Whereas my daughter, who could not pronounce her th and s blend sounds, got an iep for speech immediately... go figure.
Annoying.
Well, I'm just basing this on your post... I know that there may be more to it (and that extra info might change my opinion).

Based on what you said about simply having the addition of a keyboard solving the problem, an IEP is not needed, and if you got one it was as a result of the school district caving-in to parent pressure not the needs of a child (it would be like getting an IEP to allow a kid to wear glasses). HOWEVER, he should have gotten a 504 accommodation, which would allow the addition of a keyboard on tests, etc since a keyboard should be considered a "reasonable accommodation". A 504 is legal and teachers must follow it, otherwise they are in violation of the law. One of the most common examples of a 504 accommodation is "test anxiety" (my wife still gets this and she is a senior in college) and you can get extra time for the test, and you get to take the test in a separate room alone.

An IEP has to have a specific set of additional instruction needed (SDI). Putting a keyboard in a classroom is something that a trained monkey could do and doesn't need a set of custom-made curriculum. Speech, however, is very different, requires one-on-one, etc and the only to get that extra help is the IEP... you cannot have the school janitor walk into the room and hand a kid with a speech problem something that resolves the situation.


Both a 504 and an IEP require a documented disability though (and under the legal definition).


It does seem pretty dumb that the school is unwilling to undertake a reasonable accommodation though Was there a meeting during which it was determined (by the school) that a disability doesn't exist? If so, as a parent you do have the right to appeal such decisions.

I think that I'd probably need more info on the case with your son, though. Usually when a child gets a "writing IEP" it is for the content of the writing (sentence structure, paragraph formation, etc), not the handwriting itself. I think it would be pretty difficult to get accommodations for penmanship unless it was for a physical disability like tendon problems, missing fingers, "webbed hands", etc.
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Old 11-29-2007, 09:48 PM
 
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I am so surprised and upset by the many negative experiences. I was a special ed teacher in PA for 32 years so I have some experience with this issue. Since the problem seems to be a social one as opposed to an academic one you may want to start by sitting down with the counselor and explaining your child's problem and the results of the evaluation your son had. In my experience, educators will be more reasonable if you work with them as a team instead of becoming aggressive. Since your child has a diagnosis, you should be entitled to receive additional help - as will be defined in the IEP. During my last ten years of teaching, I worked in a resource room providing support to students with emotional problems. The students were all mainstreamed into regular classes but received some academic support in my classroom and lots of emotional support. We had therapy groups every week with a social worker and psychologist and daily groups with me. Every IEP included the right for the child to leave his/her regular class in they found themselves in a high stress situation. The right to leave was followed by the responsibility to return directly to the resource room. This statement provided the child an escape from difficult situations that sometimes arise with other students or teachers. It prevented many potential blow ups followed by punishments. It was a wonderful program but the key to its success was parent involvement in both the writing of the IEP and the implementation of the IEP. We had regular meetings to update the progress and needs to be addressed in the IEP. Parents have legal rights when it comes to IEP's and parents should be continuously active in the whole process. Educators love success stories as much as parents do. Good Luck.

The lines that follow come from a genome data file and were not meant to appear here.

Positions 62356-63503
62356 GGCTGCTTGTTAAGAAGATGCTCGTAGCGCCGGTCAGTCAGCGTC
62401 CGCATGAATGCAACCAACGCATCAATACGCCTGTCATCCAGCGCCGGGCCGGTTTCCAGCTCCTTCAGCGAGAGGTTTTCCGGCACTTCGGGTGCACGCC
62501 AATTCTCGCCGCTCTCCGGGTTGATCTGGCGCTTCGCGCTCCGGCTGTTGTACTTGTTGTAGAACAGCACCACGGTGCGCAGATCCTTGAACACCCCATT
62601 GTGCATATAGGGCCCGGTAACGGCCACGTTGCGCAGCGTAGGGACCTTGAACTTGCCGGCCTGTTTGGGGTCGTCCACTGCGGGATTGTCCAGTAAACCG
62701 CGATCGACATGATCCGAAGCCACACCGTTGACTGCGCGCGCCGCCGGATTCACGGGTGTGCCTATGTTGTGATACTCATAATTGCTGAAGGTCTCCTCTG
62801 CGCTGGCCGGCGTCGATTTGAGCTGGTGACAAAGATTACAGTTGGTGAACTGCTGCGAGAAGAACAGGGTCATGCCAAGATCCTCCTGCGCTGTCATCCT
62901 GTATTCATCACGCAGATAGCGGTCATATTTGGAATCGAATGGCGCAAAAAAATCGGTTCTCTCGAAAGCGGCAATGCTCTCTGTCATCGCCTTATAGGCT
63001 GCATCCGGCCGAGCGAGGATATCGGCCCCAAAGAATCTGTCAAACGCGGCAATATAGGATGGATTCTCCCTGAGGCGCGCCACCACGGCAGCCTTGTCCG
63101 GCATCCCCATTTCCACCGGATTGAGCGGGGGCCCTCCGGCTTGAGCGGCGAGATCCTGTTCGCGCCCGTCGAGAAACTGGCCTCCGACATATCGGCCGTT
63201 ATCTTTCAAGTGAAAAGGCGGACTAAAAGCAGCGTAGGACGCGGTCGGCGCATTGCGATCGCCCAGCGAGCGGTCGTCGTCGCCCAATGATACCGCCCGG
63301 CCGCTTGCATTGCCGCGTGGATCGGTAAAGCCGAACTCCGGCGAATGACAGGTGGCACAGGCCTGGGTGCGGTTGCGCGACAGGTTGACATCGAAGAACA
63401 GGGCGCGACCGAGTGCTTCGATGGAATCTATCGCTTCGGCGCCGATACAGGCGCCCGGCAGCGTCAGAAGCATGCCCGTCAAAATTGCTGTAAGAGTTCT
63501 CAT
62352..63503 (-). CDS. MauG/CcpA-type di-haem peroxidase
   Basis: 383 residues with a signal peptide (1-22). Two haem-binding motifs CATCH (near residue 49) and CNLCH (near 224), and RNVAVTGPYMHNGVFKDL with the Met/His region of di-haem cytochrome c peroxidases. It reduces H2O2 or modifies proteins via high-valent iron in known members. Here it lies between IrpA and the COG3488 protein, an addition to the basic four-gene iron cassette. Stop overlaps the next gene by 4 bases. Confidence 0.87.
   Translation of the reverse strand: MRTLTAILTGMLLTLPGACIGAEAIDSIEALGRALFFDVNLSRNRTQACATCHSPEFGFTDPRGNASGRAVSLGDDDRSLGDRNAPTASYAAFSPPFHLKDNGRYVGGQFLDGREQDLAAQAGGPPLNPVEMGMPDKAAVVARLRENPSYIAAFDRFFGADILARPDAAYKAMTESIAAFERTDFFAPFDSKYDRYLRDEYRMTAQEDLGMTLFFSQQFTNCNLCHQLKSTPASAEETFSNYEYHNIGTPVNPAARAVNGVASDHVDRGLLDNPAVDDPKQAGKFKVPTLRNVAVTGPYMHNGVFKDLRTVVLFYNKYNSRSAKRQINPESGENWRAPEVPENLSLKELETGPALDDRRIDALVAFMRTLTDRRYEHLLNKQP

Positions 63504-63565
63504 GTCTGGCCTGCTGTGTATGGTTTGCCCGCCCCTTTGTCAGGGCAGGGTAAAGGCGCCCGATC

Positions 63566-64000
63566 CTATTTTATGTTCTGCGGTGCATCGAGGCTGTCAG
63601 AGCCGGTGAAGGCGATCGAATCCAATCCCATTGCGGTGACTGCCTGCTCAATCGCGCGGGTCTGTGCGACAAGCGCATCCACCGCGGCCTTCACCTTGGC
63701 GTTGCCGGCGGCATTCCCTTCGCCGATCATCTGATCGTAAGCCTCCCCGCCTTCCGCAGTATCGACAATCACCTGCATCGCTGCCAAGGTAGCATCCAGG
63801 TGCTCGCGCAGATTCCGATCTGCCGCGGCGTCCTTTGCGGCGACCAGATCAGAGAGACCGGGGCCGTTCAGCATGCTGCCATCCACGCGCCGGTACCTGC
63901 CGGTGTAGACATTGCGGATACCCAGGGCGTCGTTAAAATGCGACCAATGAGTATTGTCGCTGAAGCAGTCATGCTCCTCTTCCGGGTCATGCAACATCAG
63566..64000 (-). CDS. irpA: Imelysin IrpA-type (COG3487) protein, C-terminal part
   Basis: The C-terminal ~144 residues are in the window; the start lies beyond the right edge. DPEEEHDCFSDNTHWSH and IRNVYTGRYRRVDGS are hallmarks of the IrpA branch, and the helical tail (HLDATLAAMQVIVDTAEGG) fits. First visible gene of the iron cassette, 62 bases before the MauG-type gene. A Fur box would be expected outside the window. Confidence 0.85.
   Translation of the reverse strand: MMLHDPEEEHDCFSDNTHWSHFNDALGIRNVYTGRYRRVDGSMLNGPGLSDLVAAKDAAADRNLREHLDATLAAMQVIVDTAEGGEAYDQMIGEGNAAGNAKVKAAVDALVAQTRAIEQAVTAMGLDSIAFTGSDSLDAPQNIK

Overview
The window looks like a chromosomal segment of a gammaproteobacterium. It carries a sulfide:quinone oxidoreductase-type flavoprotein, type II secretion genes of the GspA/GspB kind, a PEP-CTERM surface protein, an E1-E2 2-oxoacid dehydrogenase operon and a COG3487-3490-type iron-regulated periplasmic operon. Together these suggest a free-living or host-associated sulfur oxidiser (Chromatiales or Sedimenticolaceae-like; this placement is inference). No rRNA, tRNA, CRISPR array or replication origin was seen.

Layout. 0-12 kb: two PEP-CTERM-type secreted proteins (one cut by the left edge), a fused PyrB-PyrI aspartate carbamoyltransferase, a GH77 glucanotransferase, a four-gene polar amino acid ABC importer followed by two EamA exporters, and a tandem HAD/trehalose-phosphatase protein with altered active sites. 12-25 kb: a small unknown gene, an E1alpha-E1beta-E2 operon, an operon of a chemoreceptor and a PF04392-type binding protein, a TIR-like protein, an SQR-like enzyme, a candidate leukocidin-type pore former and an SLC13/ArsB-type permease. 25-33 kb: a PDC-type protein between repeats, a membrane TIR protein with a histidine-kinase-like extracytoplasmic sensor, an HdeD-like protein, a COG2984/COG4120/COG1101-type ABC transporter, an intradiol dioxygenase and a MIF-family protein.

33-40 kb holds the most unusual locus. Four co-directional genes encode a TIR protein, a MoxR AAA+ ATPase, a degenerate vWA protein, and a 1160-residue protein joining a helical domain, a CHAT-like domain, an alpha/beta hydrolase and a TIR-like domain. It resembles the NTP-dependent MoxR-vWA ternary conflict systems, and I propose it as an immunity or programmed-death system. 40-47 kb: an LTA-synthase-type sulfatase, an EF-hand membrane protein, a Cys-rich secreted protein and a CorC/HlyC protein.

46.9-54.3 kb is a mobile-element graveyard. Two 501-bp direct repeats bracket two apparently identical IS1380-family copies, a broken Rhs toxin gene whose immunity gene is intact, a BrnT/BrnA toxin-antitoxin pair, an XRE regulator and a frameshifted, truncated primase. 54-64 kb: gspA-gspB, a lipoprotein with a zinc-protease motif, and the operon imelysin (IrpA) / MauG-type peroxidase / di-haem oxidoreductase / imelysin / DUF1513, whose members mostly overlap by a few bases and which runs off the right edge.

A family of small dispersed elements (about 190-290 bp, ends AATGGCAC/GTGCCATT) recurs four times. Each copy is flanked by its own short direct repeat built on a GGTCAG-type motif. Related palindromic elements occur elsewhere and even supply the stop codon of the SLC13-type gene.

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Old 12-03-2007, 08:59 AM
 
5,640 posts, read 17,282,341 times
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Evlevo: